Dealing with Loneliness and Maintaining Social Connections
During this period of lockdown and ongoing change and uncertainty, it can be easy to feel alone and a bit lost. Social distancing and self-isolation mean reduced physical contact with other people, which can also add to feelings of being disconnected from others and the world.
Loneliness is often stigmatised, and people can worry or even find it embarrassing to admit that they feel lonely, but these are very normal feelings. While being alone doesn’t automatically mean we will feel lonely - there are many things we can do, or support others in doing, to help us feel more connected and to create and maintain social connections.
Here are just some ideas:
- Make a plan for your day or week and build in connection where you can – talking about how we’re feeling is always helpful, whether it’s a phone call or Zoom chat with a friend or relative.
- Explore ways to connect with new people through the SRC’s events platform, which has details on a host of student events, clubs and societies.
- Visit the UofG ‘virtual household’ Facebook group, where you can chat to others from the UofG community.
- Take part in a live online exercise class – this can help us feel connected as we’re sharing the experience with others in real time. See the UofG Sport class timetable for some great options.
- Reach out to others who may be lonely too – many others will be in the same boat as you and will really value the opportunity to have a conversation with you.
- Do more things you enjoy – try jotting down a list of the things you enjoy doing to have to hand for times when you need some inspiration.
- Plan with someone to watch a TV show, movie or streaming theatre performance together, or start an online book club, where you meet up virtually to chat about the book (and you could even come up with your ideal cast for the film version!).
- If you are feeling lonely, think about things you can do to feel close to others - for example, you might find it helpful to put up more pictures up of people you care about, as constant reminder of the people in your life.
- Listen to a chatty podcast or pop on a radio station if your home feels too quiet.
- Consider getting outdoors for fresh air and movement and meeting an exercise buddy (while keeping a two-metre distance).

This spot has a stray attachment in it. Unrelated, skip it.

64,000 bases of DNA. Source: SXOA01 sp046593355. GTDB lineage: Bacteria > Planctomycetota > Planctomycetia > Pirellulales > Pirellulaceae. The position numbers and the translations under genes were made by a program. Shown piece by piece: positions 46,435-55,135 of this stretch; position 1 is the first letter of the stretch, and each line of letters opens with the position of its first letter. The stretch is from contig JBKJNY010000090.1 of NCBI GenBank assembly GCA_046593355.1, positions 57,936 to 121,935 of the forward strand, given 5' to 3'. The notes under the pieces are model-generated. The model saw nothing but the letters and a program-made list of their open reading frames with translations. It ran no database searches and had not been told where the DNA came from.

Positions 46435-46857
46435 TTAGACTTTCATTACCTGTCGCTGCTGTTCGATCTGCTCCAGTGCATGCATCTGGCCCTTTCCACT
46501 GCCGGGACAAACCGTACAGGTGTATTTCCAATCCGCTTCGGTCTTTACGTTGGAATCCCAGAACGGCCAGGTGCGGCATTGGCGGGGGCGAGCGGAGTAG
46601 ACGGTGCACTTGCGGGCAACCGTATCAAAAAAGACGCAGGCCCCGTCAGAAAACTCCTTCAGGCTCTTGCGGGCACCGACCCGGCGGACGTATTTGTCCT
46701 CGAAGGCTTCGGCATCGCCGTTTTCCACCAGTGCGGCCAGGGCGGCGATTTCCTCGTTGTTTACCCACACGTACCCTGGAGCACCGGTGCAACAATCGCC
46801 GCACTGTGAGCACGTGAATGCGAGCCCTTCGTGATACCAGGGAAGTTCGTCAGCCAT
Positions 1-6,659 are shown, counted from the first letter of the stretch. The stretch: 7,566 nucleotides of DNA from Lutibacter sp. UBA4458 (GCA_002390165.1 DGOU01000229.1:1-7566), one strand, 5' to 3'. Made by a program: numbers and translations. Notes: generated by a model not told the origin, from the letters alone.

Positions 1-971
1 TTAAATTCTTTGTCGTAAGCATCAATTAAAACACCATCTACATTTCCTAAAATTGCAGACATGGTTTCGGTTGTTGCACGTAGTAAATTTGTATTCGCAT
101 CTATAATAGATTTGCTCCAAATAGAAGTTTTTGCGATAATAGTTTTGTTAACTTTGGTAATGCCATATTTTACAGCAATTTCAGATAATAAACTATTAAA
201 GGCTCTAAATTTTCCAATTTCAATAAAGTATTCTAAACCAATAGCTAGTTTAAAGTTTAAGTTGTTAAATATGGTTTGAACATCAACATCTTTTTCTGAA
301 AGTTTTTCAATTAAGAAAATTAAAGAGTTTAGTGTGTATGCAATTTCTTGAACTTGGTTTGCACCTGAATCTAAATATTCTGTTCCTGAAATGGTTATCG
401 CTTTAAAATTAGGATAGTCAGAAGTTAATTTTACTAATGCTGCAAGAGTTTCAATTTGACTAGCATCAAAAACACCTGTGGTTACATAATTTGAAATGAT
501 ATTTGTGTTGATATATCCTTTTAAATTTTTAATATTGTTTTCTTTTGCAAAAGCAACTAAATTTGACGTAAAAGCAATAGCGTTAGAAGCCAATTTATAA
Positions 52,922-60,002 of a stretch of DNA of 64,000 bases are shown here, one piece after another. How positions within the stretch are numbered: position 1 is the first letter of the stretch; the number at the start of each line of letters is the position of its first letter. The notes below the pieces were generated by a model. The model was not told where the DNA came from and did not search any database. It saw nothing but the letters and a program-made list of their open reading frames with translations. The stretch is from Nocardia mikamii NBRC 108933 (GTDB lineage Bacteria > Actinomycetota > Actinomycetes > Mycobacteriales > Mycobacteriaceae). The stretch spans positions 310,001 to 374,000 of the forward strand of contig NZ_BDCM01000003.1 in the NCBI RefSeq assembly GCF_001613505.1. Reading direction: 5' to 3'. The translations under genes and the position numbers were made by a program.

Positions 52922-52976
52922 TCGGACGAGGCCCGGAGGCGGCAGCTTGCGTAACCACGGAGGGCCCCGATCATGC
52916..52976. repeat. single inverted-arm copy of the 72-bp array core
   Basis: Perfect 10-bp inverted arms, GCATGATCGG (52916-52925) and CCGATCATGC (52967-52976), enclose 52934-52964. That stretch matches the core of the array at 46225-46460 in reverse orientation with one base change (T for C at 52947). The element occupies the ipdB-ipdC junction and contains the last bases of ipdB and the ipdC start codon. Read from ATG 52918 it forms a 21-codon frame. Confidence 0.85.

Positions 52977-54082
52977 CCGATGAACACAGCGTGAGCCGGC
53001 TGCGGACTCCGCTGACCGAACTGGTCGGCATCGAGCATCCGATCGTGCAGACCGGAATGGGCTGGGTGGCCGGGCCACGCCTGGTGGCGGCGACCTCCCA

You can find more general hints and tips on managing your health and wellbeing here.
Additional Information & Resources
You can find more information on the CaPS webpages, and if you would like to speak to someone about how you’re feeling, there are a number of support services available:
- All students and staff have access to Togetherall, a safe space online to get things off your chest and learn how to improve and manage your mental health and wellbeing.
- You can self-refer to Counselling and Psychological Services (CaPS) via their website for one-on-one support.
- The International Student Support Team can provide support and guidance for international students You can find details here including upcoming online social events.
- Peer Wellbeing Support (available in many schools and colleges with more to join soon) is a confidential, student-led listening service, where you can speak to trained peers on issues such as anxiety, stress, isolation or loneliness.
- Glasgow University Nightline is a confidential listening service operated by students for students, you can find more information on their Facebook page
The UofG Life app also provides useful links to health and wellbeing resources available to students. With easy access from your mobile, discover more on the services provided by Nightline, Togetherall and CaPS. You can download the app via Apple Store and Google Play. You can also access the app via the University’s app website.
First published: 28 January 2021